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By Lauren Hill | June 26 2017
Choosing the best restaurant in Paris can be challenging when there are so many Michelin starred dining venues to take in, so we’ve selected some of our favorites. We take a look at some of the most outstanding Michelin restaurants in Paris to seek out on your next visit.
At Pierre Gagnaire, dishes exhibit the culinary experimentation the revered chef Gagnaire is so famous for. Lavish multi-course meals here are introduced with a amuse-bouches that whet the appetite for what is to come, from egg ravioli and ricotta with apple, to fish in a cauliflower jelly and glazed monkfish.
Lasserre’s rich history is definitely a part of the dining experience here. Audrey Hepburn, André Malraux and Salvador Dali were regulars, it harbored Resistance fighters during the war, and it was while dining with Malraux that Marc Chagall decided to paint the ceiling of the Opera Garnier. But its illustrious past comes second to the food; chef Christophe Moret–formerly of Plaza Athénée–and pastry chef Claire Heitzler, create flavorful plates worth traveling for.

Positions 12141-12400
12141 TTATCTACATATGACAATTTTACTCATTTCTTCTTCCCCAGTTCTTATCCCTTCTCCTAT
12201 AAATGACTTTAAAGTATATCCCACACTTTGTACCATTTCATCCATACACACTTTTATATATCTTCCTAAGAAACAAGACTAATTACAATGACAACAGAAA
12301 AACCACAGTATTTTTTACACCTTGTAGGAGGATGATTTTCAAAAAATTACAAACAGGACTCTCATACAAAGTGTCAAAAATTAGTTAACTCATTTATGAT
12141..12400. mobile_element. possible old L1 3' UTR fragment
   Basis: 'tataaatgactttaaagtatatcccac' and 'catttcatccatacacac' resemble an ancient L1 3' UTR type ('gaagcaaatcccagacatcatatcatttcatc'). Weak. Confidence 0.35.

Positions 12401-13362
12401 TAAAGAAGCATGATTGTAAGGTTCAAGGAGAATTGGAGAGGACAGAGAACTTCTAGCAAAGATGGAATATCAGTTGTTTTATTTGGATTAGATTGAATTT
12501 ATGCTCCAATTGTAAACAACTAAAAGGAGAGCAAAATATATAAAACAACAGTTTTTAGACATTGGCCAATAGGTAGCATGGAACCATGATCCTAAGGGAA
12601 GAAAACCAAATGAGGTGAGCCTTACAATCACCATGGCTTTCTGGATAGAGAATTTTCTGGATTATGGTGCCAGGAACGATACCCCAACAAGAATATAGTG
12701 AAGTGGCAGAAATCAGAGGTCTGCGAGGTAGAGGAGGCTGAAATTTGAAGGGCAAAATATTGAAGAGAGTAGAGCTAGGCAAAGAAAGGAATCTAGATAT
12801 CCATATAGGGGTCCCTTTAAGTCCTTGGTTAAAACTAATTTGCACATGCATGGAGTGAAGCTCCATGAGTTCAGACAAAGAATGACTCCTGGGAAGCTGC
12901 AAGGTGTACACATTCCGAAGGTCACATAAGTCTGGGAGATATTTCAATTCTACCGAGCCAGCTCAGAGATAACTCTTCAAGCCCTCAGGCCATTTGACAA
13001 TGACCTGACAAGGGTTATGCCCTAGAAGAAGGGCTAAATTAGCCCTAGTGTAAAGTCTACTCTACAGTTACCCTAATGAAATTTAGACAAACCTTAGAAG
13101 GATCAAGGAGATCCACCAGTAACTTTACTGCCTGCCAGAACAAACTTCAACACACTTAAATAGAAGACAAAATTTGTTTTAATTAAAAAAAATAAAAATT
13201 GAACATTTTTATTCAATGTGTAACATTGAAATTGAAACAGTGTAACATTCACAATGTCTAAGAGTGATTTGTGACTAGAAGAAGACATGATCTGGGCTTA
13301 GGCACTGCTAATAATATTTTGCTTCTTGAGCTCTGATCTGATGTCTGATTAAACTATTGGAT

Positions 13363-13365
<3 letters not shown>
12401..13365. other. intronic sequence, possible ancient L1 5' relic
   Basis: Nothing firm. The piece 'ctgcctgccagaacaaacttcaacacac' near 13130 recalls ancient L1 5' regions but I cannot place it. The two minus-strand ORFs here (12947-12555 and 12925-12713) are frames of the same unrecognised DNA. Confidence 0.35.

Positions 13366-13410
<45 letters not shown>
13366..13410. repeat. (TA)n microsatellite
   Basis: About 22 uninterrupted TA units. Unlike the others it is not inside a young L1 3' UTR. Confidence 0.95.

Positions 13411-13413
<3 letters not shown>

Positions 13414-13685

Incorporating wood, metal and stone, with bouquets of flowers and an open kitchen, Saturne is an inviting space to dine within. And the cooking shows a similar talent for detail and harmony with flashes of inspiration; the chef and the sommelier, Sven Chartier and Ewen Lemoigne, work hand in hand to pair fine ingredients with natural wines. At dinner, guests can tuck into a six-course tasting menu, which showcases the way this restaurant balances energy with elegance.
Restaurant critics have consistently praised chef David Toutain’s eponymous restaurant since it opened in December 2013. Toutain attracted considerable attention in the kitchens of Agapé Substance, before taking a break from the capital for some culinary adventures around the world. The grand opening in December was therefore bolstered by a sense of homecoming.
A stone’s throw from the Champs Elysées but a world away from the crowds, La Table du Lancaster is hidden away in the luxurious Hôtel Lancaster, and as discreet as it is enchanting. This two Michelin-starred venture was run for many years by Michel Troisgrois who has three stars at the Maison Troisgros in Roanne, but in November 2012 was passed to the executive chef Julien Rocheteau. The décor is timeless and immune to the capital’s trends.
For more inspiration on where to eat on your travels, take a look at the world’s Top 100 Restaurants.